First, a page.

We take our sons’ sports not-too-seriously

This month, my wife and I will wrap up 16 consecutive years of being professional amateur sports parents.

I mean “professional” in the sense that it was nearly a full-time job, what with multiple practices and games most weeks throughout the year. And I mean “amateur” in the sense of beginning with 5-year-old soccer games and continuing through this final season of high school varsity baseball games, we’ve seen hundreds of our sons’ sporting events.

We’ve moaned, groaned and cheered with countless parents on the sidelines for soccer, basketball, baseball and hockey games. We’ve sat through lots of year-end pizza lunches and burger dinners filled with trophies and speeches, and these were for teams that rarely sniffed championships.

In youth sports, there’s the extremely occasional blaze of glory and the rare inspirational, heart-stopping finish. But what I remember most often are the many minutes of my life ticking slowly away in the most surly of weather, with a beat-down on the field occurring at precisely the same moment rain or wind or sun (or all three) beat down on those of us in the stands.

I’m proud to say the young athletes our sons played with generally kept their thoughts to themselves while playing. Most overlooked a teammate’s booted ball or feckless swing or accidental foul; they were happy to be competing, and that is what the sporting experience is supposed to be all about anyway.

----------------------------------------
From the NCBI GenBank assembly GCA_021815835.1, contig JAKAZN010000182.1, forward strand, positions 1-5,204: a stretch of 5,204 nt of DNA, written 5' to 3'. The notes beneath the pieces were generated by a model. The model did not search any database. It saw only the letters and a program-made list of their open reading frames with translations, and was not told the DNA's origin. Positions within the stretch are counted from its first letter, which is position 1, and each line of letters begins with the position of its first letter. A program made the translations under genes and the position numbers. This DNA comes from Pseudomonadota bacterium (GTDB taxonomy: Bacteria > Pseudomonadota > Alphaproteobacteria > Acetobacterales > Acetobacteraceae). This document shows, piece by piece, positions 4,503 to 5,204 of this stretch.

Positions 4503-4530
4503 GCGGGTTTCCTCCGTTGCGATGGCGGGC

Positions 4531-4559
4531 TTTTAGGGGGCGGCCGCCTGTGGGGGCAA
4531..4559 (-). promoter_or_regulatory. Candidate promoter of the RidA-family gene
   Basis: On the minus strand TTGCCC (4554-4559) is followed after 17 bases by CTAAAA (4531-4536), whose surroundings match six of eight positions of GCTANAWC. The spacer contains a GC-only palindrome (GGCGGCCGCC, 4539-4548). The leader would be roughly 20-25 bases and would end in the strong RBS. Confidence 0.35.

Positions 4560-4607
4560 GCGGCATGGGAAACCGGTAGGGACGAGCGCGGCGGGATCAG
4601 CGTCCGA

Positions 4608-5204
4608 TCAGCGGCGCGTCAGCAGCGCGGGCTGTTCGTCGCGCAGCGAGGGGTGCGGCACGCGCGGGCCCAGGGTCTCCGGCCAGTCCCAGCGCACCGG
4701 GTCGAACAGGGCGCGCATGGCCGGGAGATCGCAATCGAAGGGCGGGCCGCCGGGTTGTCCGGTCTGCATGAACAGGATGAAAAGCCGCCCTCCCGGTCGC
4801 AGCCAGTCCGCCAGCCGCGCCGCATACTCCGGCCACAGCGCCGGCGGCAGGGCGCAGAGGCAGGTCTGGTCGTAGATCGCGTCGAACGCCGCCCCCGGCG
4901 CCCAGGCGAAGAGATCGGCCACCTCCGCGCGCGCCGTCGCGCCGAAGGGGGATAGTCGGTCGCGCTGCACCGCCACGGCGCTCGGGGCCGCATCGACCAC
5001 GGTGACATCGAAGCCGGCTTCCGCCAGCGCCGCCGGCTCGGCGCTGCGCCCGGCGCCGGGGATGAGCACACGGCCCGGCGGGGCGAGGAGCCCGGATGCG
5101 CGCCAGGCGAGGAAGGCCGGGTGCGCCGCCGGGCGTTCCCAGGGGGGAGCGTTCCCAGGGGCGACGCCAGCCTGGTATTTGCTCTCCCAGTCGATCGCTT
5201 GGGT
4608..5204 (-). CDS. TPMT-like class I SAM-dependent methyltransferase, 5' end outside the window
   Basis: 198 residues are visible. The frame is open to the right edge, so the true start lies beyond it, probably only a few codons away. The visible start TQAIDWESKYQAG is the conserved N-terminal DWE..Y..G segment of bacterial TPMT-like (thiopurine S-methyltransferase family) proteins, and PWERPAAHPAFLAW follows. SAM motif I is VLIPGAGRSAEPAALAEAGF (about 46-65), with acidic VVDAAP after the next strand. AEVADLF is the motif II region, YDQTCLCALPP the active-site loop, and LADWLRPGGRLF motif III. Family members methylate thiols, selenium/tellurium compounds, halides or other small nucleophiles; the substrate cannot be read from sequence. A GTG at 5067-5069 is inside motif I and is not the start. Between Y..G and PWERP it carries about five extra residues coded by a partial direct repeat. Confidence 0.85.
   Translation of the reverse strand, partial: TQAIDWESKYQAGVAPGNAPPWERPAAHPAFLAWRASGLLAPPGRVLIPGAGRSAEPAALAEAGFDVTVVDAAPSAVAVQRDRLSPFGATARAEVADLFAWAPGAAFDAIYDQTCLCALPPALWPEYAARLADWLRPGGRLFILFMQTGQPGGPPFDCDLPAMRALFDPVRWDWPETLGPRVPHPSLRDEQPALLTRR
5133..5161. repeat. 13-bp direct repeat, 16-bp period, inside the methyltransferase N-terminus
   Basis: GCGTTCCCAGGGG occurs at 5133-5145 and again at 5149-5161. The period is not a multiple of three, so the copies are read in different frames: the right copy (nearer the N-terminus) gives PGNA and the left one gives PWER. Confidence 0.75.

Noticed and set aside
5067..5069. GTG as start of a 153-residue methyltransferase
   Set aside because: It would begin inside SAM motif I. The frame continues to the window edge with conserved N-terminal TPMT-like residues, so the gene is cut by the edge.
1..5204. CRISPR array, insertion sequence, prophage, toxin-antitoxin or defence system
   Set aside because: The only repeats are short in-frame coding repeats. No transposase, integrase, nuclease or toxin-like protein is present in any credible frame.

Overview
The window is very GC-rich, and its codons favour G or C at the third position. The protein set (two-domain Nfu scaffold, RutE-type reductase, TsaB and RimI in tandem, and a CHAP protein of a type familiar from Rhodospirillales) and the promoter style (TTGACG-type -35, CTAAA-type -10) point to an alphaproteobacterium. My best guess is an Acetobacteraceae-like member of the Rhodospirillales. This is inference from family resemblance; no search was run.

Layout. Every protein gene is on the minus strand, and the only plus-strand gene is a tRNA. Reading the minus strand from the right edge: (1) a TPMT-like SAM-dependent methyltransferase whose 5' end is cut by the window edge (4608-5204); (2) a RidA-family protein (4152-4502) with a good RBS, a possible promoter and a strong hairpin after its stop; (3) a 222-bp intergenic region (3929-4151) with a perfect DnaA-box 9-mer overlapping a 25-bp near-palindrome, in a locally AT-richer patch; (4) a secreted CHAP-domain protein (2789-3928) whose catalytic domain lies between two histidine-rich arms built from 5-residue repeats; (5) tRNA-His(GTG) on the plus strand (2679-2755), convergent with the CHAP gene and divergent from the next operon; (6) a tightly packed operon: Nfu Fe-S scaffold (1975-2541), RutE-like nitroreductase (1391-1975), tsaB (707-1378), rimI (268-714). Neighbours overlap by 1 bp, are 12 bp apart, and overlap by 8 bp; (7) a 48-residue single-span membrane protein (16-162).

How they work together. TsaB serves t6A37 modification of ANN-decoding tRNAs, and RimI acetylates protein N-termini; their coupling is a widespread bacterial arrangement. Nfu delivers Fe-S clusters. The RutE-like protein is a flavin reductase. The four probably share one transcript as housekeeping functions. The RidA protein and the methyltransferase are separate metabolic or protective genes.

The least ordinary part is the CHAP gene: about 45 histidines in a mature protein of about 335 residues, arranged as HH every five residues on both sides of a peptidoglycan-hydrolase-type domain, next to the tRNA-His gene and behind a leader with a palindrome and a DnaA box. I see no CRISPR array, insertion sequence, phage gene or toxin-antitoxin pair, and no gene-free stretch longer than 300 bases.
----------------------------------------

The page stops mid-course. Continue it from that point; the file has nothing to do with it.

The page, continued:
But for some in the stands, games took on monumental proportions, with each play prompting inevitably loud commentary from parents perhaps reliving their own lack-of-glory days and hoping to rewrite history through their kids.

Don’t get me wrong: There’s a place in sports for good-natured ribbing of authority, and some parents and grandparents can be hilarious when they’re offering friendly advice to a referee or umpire. (I’ve even seen the refs/umps laugh a time or two.)

But sometimes those charged with administering the rules — regardless of age, ethnicity or sex — became verbal punching bags, with both sides of the inevitably partisan crowd crowing loudly about supposedly mistaken calls, rule interpretations and the like. (The view of accuracy, after all, is much better at a severe angle 150 feet from the action than it is from on the field.)

We were never party to one of those infamous YouTube-fired parent-on-ref or parent-on-parent smackdowns, although I have to say (in jest, of course) that one or two certainly would have brightened some otherwise dismal games. But there were times when we felt sorry for student athletes being loudly embarrassed as their parents — with bulging veins, popping eyes and flapping mouths — made an inevitably futile attempt to influence a game that was of absolutely no long-term consequence anyway.

I would like to believe the collective impact of all of these experiences fueled a sense of fair play, sportsmanship and personal pride in our sons. I would like to believe the thousands of hours invested in these events weren’t simply useless diversions from homework or, more likely, video games.

And I would like to believe our sons, when their own day in the stands arrives, will think twice before turning into family IEDs — improvised exploding dummies.

Honestly, though, my most telling memory of our amateur sporting life comes from a friend, who spotted this phrase on a fellow parent’s T-shirt:

“Lord, if it’s my last day on earth, let me be at a swim meet, since they usually last forever!”


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